Does the 1964 Civil Rights Act protect LGBT workers from employment discrimination? Currently, in most of the United States, job discrimination against gay and transgender workers is legal. However, if the U.S. Supreme Court decides that Title VII of the Civil Rights Act applies to the LGBT community, this will protect members of this community from employment discrimination based on sexual orientation or transgender status.
Title VII of the Civil Rights Act
Title VII outlaws discrimination based on race, religion, national origin, and sex. Sex is the current question for the justices. The justices must now determine how broadly to interpret sex in regards to the Civil Rights Act.
To make this determination, the court listened to 2 hourlong arguments. The first argument included a pair of lawsuits from gay men who claim they were fired due to their sexual orientation. Karlan, the lawyer for the two men, claimed that the firing of these two men clearly violated Title VII. Further, Karlan claims that this type of action constitutes sex discrimination. However, Justice Alito pushed back against this argument. Justice Alito suggested that it would be absurd to conclude that when writing “sex,” Congress intended to protect gay individuals. Also, Alito further suggested that accepting the ruling to encompass other forms of discrimination would be the court acting too much like the legislature. Alito firmly held the opinion that this was not the intention of Congress’s writing and it is not the court’s job to rewrite or change Congress’s intentions.
Further, in the second argument, a transgender woman claims her employer fired her once she announced her gender identity at work. This argument led into a discussion over the use of bathrooms, dress codes, etc. Some legal experts suggest that the transgender case seems more similar to discrimination based on sex. However, if the court makes a ruling for the protection of transgender individuals, legal experts believe this could open up the doors to culture wars.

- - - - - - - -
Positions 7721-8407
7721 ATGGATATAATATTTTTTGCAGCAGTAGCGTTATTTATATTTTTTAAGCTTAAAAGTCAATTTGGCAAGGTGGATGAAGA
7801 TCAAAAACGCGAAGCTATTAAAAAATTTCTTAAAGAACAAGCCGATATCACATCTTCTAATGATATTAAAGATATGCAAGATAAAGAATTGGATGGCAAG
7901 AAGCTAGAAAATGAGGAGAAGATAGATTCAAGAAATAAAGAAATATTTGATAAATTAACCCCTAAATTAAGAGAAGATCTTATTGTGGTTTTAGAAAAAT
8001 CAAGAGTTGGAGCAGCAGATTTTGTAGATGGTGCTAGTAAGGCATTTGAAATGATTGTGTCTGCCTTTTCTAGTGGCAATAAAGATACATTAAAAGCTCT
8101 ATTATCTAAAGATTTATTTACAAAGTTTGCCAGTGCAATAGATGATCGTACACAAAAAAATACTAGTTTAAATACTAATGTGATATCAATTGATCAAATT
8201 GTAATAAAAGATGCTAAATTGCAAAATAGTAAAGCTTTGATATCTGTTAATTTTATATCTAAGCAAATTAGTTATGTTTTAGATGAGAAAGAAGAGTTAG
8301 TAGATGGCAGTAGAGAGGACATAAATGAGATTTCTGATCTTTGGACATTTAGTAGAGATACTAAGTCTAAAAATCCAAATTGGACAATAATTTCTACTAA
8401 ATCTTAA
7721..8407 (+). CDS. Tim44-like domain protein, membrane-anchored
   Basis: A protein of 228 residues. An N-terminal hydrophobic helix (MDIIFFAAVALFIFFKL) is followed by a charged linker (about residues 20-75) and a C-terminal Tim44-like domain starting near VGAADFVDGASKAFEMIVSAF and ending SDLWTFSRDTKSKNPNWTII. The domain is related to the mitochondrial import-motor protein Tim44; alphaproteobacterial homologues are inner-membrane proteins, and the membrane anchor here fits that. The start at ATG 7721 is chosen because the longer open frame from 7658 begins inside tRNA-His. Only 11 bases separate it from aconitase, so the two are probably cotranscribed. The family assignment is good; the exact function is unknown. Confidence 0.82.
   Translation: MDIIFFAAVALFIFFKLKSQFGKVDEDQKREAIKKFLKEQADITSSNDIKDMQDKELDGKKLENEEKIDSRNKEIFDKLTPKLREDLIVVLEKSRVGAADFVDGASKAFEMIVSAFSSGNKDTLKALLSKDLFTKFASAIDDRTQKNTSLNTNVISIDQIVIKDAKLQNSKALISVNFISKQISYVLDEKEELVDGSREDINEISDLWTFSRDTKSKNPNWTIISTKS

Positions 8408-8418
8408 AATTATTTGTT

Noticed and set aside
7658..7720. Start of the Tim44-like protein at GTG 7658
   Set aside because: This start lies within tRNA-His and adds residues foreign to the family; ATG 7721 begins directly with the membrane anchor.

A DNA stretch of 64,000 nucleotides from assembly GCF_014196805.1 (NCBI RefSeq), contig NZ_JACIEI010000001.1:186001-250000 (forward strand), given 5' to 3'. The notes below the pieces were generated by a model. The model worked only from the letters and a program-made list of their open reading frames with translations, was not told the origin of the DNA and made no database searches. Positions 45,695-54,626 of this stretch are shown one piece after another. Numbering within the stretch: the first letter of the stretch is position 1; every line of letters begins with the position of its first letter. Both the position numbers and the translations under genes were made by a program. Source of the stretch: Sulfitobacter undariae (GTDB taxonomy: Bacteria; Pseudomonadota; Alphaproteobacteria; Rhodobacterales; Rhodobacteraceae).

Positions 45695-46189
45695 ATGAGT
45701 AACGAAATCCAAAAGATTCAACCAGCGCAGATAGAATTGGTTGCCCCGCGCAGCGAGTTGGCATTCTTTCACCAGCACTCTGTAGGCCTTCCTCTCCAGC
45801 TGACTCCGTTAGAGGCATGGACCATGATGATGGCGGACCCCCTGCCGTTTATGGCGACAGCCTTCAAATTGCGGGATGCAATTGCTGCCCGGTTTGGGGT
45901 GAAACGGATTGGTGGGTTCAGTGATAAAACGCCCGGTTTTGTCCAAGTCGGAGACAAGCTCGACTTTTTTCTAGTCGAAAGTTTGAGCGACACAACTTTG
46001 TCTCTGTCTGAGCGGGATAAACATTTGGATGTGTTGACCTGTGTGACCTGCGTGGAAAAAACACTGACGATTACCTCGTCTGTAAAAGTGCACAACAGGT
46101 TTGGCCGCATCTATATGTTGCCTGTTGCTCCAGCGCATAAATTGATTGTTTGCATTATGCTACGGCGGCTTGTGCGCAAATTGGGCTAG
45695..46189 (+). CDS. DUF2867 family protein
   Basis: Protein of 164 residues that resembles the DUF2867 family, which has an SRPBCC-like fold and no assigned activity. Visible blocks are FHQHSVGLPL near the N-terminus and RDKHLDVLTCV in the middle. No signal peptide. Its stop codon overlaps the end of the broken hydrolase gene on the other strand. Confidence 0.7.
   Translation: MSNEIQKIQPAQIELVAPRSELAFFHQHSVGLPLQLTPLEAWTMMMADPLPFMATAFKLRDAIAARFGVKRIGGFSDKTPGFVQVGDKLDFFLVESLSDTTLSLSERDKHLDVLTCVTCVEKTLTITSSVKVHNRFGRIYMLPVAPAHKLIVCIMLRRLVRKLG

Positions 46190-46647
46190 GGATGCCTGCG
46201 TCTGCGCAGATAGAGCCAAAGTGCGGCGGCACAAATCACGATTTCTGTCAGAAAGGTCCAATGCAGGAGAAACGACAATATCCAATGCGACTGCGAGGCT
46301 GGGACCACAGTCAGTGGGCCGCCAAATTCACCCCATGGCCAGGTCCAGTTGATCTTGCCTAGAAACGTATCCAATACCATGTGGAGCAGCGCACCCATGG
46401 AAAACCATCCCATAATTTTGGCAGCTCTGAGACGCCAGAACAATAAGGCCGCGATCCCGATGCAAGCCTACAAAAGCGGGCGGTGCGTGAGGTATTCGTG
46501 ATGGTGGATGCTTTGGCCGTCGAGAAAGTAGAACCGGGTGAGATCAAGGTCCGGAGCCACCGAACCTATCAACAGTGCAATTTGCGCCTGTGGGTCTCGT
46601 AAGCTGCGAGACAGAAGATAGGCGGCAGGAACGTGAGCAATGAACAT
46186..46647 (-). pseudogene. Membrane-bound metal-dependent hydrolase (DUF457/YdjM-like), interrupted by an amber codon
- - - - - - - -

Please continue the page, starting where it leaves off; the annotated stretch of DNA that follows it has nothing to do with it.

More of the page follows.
New Jersey Protections
The New Jersey Law Against Discrimination (NJLAD) includes extensive and broad protections against discrimination in the workplace. The law prohibits employers from discriminating against their employees on the basis of race, color, sex, pregnancy, sexual orientation, gender identity, etc. However, factors like sexual orientation and gender identity or expression are not explicitly protected under federal laws and many other state laws.
There is a split between the courts’ conclusions as to whether or not sexual orientation and gender identity are protected under Title VII. Consequently, the United States Supreme Court will resolve the courts’ splits in the coming months.
Middletown Employment Lawyers At McOmber McOmber & Luber, P.C. Are Loyal Advocates For LGBT Employees
If you or a loved one has been discriminated against, the Middletown employment lawyers at McOmber McOmber & Luber, P.C. will pursue your case. Complete this online questionnaire or call our Red Bank office at 732-842-6500, our Marlton office at 856-985-9800, or our Newark office at 973-878-9040 for a free consultation. We represent clients throughout New Jersey.